Date of this Version
DeVault, T.L., B.F. Blackwell, T.W. Seamans, S.L. Lima, E. Fernandez-Juricic. 2014. Effects of vehicle speed on flight initiation by turkey vultures: Implications for bird-vehicle collisions. PLoS ONE 9(2): e87944. doi: 10.1371/journal.pone.0087944.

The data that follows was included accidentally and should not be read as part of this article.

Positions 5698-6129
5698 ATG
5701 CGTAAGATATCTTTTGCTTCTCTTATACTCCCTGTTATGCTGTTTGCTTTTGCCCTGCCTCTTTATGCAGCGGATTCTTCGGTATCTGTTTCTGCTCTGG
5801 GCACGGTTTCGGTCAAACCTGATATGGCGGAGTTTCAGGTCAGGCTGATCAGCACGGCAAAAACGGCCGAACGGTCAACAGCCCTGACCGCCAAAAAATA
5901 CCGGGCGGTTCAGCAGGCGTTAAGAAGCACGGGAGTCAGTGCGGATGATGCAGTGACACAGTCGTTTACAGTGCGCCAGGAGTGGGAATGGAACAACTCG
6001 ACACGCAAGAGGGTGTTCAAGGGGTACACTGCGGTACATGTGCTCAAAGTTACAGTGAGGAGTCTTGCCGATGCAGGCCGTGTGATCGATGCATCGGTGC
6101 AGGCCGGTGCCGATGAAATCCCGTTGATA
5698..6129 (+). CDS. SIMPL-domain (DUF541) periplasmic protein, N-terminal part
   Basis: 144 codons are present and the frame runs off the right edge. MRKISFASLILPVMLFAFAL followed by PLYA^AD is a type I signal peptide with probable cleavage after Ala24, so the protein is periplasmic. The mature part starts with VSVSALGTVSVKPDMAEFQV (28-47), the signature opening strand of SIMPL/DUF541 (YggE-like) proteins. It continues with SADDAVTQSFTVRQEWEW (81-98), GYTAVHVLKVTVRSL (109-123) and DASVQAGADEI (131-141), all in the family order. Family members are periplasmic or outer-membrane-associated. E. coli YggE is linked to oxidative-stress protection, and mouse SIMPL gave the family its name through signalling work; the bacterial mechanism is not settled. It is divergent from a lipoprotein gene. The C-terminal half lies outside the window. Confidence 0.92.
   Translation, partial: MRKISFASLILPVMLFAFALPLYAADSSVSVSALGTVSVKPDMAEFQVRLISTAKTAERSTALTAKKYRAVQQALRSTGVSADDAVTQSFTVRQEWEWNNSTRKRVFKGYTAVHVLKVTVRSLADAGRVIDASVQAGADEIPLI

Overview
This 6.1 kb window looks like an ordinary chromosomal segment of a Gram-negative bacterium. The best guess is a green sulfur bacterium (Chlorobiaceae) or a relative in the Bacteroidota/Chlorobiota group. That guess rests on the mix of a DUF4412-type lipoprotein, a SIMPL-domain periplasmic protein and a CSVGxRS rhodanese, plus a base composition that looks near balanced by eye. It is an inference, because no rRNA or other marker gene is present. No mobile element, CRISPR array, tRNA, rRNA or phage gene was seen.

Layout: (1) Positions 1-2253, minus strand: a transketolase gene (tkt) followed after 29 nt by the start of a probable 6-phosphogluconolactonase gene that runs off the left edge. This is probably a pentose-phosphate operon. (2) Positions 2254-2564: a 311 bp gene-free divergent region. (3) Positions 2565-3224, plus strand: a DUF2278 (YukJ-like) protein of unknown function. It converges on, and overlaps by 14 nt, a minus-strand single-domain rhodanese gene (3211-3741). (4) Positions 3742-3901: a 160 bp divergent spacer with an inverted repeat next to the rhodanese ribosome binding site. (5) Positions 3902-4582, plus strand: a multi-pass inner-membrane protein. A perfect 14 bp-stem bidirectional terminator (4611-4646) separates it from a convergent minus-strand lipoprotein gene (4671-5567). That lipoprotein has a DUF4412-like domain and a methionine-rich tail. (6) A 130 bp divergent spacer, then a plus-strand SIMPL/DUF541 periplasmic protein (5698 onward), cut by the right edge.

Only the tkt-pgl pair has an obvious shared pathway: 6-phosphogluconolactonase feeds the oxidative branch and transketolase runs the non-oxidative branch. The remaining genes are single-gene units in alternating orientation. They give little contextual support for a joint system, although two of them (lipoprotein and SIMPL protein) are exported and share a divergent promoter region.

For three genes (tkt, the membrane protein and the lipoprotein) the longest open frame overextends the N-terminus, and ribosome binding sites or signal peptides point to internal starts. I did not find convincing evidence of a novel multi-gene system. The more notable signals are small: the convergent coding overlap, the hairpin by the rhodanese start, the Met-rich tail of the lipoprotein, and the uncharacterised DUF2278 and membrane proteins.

The avoidance of motorized vehicles is a common challenge for birds in the modern world. Birds appear to rely on antipredator behaviors to avoid vehicles, but modern vehicles (automobiles and aircraft) are faster than natural predators. Thus, birds may be relatively ill-equipped, in terms of sensory capabilities and behaviors, to avoid vehicles. We examined the idea that birds may be unable to accurately assess particularly high speeds of approaching vehicles, which could contribute to miscalculations in avoidance behaviors and ultimately cause collisions. We baited turkey vultures (Cathartes aura) to roads with animal carcasses and measured flight initiation distance and effective time-to-collision in response to a truck driving directly towards vultures from a starting distance of 1.13 km and at one of three speeds: 30, 60, and 90 kph (no vultures were struck). Flight initiation distance of vultures increased by a factor of 1.85 as speed increased from 30 to 90 kph. However, for 90-kph approaches there was no clear trend in flight initiation distance across replicates: birds appeared equally likely to initiate escape behavior at 40 m as at 220 m. Time-to-collision decreased by a factor of 0.62 with approach speeds from 30 to 90 kph. Also, at 90 kph, four vehicle approaches (17%) resulted in near collisions with vultures (time-to-collision90 kph. The possible inability of turkey vultures to react appropriately to highspeed vehicles could be common among birds, and might represent an importat determinant of bird-vehicle collisions.